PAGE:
Nanyuan airport will also be closed when the second airport enters service, by which time all China United's operations will move there. As the sole user of Nanyuan, China United could face favourable conditions when moving into the new airport.
The country's fourth largest carrier, Hainan Airlines, has not yet revealed its plans but it would certainly not ignore an opportunity to further expand in Beijing. The airline has transformed itself over the past five years, doubling its fleet and growing its frequent flyer members tenfold. Noticeably, most of its growth, especially internationally, has been achieved in Beijing, although the primary base of the airline is on Hainan Island. The airline flew to only three international destinations before 2007, but has added nearly 20 since then, including Seattle, Toronto, Zurich, and Abu Dhabi.
Almost all of its international routes start from Beijing. The airline's interest in the Beijing market was clearly shown in 2010 when it established Capital Airlines based in the city's airport, focusing on business aviation. Lately, the carrier has started the nation's first all-business service between Shenzhen and Beijing to capture high-yield business traffic on this lucrative route. Its cultivation of the Beijing market has given Hainan a considerable competitive advantage and it will only grow stronger with the new airport.
Also eying the opportunities a new airport will provide are China's low-cost airlines which have long been excluded from the Beijing market, particularly Spring Airlines. It runs only one daily flight between Shanghai and Beijing, arriving in Beijing at 23:40 and departing to Shanghai at 06:00 the next day.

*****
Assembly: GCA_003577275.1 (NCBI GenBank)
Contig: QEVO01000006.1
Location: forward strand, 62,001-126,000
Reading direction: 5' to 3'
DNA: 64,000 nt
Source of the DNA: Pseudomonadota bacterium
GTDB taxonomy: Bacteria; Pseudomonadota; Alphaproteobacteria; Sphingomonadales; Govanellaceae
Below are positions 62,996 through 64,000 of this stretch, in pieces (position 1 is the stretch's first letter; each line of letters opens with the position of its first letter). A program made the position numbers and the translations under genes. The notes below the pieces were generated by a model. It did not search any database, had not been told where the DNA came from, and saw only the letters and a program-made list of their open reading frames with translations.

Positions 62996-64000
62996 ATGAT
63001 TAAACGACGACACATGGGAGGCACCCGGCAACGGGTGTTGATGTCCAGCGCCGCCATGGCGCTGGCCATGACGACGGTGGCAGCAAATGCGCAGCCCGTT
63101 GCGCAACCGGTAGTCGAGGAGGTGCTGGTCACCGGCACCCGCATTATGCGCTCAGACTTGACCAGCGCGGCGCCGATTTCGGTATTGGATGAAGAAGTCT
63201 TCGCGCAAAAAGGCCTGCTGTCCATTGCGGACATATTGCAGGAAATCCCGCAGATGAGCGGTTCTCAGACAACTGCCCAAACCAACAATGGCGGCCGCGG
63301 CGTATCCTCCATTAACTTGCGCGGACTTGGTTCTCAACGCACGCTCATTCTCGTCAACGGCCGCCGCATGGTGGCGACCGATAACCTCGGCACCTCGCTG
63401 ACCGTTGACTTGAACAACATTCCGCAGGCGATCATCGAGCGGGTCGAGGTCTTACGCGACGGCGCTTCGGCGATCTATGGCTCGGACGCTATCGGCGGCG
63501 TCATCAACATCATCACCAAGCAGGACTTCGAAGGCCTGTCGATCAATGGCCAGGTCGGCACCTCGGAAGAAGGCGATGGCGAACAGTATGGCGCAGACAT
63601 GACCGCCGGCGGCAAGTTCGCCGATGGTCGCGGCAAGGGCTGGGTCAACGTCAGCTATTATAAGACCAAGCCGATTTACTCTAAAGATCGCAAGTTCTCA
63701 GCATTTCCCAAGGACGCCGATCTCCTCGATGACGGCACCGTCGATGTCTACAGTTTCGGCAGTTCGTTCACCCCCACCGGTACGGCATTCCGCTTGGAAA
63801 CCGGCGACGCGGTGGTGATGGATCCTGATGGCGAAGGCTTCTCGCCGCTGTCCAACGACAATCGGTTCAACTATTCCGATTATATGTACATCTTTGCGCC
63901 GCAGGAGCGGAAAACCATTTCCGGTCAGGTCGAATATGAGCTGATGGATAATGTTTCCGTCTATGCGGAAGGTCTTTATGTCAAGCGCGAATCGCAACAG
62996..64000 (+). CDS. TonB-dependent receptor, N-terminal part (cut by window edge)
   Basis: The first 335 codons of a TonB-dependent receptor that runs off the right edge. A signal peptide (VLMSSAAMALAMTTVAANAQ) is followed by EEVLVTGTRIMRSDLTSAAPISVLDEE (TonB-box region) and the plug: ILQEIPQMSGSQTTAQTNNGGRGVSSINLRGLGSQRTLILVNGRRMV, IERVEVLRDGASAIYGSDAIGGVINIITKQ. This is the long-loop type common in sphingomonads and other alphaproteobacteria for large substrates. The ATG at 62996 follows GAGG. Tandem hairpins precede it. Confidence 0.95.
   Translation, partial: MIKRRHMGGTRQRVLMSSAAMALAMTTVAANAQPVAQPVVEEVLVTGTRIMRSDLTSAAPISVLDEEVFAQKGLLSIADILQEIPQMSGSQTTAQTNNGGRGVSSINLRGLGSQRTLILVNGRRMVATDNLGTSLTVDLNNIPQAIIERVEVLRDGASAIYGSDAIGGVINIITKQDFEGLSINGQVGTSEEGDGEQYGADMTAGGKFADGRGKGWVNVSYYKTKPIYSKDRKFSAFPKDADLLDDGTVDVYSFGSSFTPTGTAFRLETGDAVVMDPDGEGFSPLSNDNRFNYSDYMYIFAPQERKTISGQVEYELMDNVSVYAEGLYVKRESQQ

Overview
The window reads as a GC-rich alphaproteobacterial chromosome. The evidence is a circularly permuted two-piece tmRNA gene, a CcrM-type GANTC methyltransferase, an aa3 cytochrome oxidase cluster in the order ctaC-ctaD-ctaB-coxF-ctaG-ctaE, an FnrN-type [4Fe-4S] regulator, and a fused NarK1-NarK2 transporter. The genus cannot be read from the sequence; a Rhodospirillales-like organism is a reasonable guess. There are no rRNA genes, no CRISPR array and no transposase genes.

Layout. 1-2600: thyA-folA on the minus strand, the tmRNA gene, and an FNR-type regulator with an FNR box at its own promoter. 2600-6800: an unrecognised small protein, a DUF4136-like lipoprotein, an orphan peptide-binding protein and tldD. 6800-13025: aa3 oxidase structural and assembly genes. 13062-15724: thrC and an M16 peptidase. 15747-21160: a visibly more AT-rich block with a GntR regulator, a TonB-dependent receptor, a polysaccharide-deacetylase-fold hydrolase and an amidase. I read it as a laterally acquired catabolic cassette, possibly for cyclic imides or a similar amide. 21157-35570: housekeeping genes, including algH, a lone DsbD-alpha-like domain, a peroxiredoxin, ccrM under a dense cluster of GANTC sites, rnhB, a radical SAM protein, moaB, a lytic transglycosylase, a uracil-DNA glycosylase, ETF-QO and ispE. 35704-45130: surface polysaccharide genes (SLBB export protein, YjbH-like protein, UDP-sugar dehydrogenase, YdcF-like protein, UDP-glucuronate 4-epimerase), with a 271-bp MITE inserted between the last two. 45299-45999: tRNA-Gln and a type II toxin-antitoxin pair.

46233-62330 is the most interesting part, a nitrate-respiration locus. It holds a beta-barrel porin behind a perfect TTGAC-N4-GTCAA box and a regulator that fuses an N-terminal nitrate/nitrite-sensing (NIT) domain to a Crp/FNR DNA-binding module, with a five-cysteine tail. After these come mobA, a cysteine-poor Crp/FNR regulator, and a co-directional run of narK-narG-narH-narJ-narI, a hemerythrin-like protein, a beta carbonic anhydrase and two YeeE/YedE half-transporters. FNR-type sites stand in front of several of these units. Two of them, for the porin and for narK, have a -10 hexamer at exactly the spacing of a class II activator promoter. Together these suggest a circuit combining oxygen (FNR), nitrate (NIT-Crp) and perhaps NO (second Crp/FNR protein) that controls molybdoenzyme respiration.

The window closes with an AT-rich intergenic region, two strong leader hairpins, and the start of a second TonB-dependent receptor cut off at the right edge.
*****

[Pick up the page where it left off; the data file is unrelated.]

The low frequency and the poor time slot make it impossible for Spring to develop in Beijing. But the second airport could again bring exciting opportunities.
Air China has not yet revealed its own plans for the multi-airport system, but may choose to stay in Beijing Capital, using slots freed by other airlines moving to the second airport to continue expanding its operations there.
It is likely the Star Alliance carrier will not wish to replicate the experiences of China Eastern, which operates via a dual hub in Shanghai. There the multi-airport system in which Hongqiao airport provides domestic flights, while the more remote Pudong airport focuses primarily on international service, has added cost and complexity to China Eastern's operations.
Another reason for Air China to want to remain at Beijing Capital airport is its location on the east side of the city, a mature market covering most of the business and tourist attractions. High-yield business passengers in the area are likely to continue to use the airport because access to it is quicker and more convenient. The 72-hour visa-free stay policy, effective from January 2013 has also provided Air China with new opportunities.
The scheme, facilitated by the well-developed ground transportation system connecting the airport to the city, will help Air China attract more passengers to transit via the hub. The airline has shown great interest in the new market, recently releasing tourism products with domestic travel operators to boost transit passenger numbers.